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Old 05-18-2012, 12:59 PM   #1
ArcLight
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In various recipes for Whiskey Barrel Beer (Bourbon Barrel Beer) I see mention of Bourbon.
Whats wrong with using other types of Whiskeys?

Bourbon is 51%+ from Corn, while others are from Barley?

How will this affect the beers taste?

How would some type of Jack Daniels work? (no smoked flavors)

If Bourbon makes a big difference, what type do you suggest?
It will first be soaked in Oak Chips for a while, then sit in the secondary for a month.

 
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Old 05-18-2012, 01:18 PM   #2
hillybilly
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I am a big fan of Bourbon and love Kentucky Bourbon Barrel Ale which is made in Lexington. I love the smokey flavors that bourbon gives to beer. I don't see any reason you couldn't use any type of whiskey you wanted.

 
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Old 05-18-2012, 01:51 PM   #3
ktblunden
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I think bourbon is typically used more because of the smooth, smokey flavors. There's nothing that says you can't use other types of whiskey, but I personally find Jack to be harsh and I don't think it would play well with beer for my palate. Everyone's different though. I made a Bourbon Vanilla Stout with a mix of Jim Beam Black and Jim Beam Devil's Share and it came out awesome, though the vanilla didn't come through at all.

 
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Old 05-18-2012, 01:55 PM   #4
KeyWestBrewing
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Most whiskeys or scotch will do but not all... in my opinion its because Scotch or American style Bourbon Whiskey has a smokey oak spiciness to it, where Irish whiskies are more peaty and earthy. Just make sure the qualities of the whiskey compliment the flavors of your grains or the earthy spiceyness of your hops. FWIW ive been told on here that Golden Promise is used to make scotch.
As far as bourbon goes you shouldnt have to soak it with woodchips, the whiskey has already been aging in wooden casks....and for varieties; Knob Creek, Bulleit, Woodford Reserve, Makers Mark, Buffalo Trace, Wild Turkey(80 proof would be better in your case) are a few I enjoy drinking and Ive used with great success in my cooking.
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Old 05-18-2012, 02:12 PM   #5
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While yes bourbon flavors seem to work well with beer I'd say the main reason it's used so frequently is because distillers can only use the barrel once so they're easier to get than other types.

For other spirits just think about the flavor and how it would go with the beer. Really any spirit will work as long as it complements the beer. B united is doing the zymatore project and has a bunch of beer in gin barrels, which makes for as awesome saison. I've heard of other brewers trying to get tequila barrels, so really the skys the limit.

 
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Old 05-18-2012, 02:17 PM   #6
solbes
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I've often wondered the same thing. Instead of bourbon, I have some scotch w/ oak cubes in my RIS currently. No flavor tests yet (4 weeks in), but maybe one is warranted.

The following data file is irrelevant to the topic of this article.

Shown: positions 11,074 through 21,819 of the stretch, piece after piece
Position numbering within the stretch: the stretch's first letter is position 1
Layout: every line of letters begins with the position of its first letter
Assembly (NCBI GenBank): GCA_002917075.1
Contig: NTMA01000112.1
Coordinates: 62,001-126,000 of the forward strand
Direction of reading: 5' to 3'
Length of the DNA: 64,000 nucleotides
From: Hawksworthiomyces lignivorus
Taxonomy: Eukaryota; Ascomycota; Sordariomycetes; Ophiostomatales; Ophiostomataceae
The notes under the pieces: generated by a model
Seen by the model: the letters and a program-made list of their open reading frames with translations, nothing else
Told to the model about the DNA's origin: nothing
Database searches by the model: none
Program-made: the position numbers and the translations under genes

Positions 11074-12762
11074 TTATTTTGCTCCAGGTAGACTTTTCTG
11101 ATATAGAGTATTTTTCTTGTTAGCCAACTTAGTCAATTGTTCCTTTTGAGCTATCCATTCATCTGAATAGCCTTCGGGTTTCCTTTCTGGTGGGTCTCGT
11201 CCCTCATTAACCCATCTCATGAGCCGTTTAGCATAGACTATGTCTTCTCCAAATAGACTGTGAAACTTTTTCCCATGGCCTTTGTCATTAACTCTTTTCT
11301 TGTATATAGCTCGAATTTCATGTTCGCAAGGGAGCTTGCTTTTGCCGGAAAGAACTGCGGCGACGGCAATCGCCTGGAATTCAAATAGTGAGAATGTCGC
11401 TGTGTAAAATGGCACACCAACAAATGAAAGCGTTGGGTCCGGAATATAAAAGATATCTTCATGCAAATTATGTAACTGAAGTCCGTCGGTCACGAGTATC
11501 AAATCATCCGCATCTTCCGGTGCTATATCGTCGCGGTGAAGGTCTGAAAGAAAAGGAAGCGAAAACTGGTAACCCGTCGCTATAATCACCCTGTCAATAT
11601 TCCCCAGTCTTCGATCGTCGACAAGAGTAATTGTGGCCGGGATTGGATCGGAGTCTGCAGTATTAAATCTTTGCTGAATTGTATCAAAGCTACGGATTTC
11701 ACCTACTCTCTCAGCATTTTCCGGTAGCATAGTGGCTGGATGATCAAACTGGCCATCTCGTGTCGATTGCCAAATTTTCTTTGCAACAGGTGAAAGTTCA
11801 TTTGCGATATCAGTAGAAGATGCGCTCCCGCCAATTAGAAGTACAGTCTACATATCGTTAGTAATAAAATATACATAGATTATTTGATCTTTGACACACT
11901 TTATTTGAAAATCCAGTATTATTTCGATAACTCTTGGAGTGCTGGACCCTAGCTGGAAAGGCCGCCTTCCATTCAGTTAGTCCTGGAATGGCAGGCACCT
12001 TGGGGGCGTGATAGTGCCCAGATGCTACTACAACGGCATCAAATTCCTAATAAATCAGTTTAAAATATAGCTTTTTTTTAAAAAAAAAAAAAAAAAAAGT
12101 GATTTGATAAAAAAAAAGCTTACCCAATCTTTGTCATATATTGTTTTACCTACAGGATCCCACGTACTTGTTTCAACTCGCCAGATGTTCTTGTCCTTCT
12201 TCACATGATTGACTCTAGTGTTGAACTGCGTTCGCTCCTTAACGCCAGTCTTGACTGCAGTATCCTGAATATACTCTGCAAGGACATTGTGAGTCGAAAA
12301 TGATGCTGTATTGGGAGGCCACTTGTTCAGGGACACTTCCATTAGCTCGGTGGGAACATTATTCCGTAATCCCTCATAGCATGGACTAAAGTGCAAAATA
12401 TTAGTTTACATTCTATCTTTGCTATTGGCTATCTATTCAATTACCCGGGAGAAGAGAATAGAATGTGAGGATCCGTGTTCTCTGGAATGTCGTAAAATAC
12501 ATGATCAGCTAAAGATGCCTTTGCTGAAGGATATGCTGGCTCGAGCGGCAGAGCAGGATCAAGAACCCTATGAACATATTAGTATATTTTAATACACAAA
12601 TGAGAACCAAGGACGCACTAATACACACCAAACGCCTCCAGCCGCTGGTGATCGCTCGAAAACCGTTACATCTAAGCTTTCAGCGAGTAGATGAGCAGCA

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Old 05-18-2012, 04:12 PM   #7
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Because Bourbon is the best. Duh. (Biased)

What's with all the mention of bourbon and smoke? I drink a lot of bourbon and don't consider it smoky by any means. May subtle hints, but other flavors are definitely dominant.

Certain regions of Scotland produce the real smoky whiskeys, however I never drink scotch. I would rather get a super premium top shelf bourbon for the price of a mediocre scotch, also barrel strength.

As mentioned already, yes bourbon barrels can only be used once. They used to not be able to get rid of them, now they are like gold. Scotch/Irish/Canadian distillers all buy used bourbon barrels to age some of their whiskey in, and now brewers are buying them up like crazy as well.

 
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Old 05-18-2012, 04:16 PM   #8
hungry4hops
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I made a whiskey barrel stout using irish manor and it came out great!!

 
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Old 05-21-2012, 12:36 PM   #9
ArcLight
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>>While yes bourbon flavors seem to work well with beer I'd say the main reason it's used so frequently is because distillers can only use the barrel once so they're easier to get than other types.

A bit off topic, but why can a barrel used to make Bourbon only be used once?
Is that true for all Whiskey, or just for Bourbon?
If its true only for Bourbon, why?

 
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Old 05-21-2012, 12:57 PM   #10
Stout-n-Braggot
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The legal definitions of Bourbon specify that it must be aged only in new oak barrels, specifically American White Oak. Most other Whiskys/Whiskeys in the world do not have this restriction, so they have more flexibility in wood/cask choice.

 
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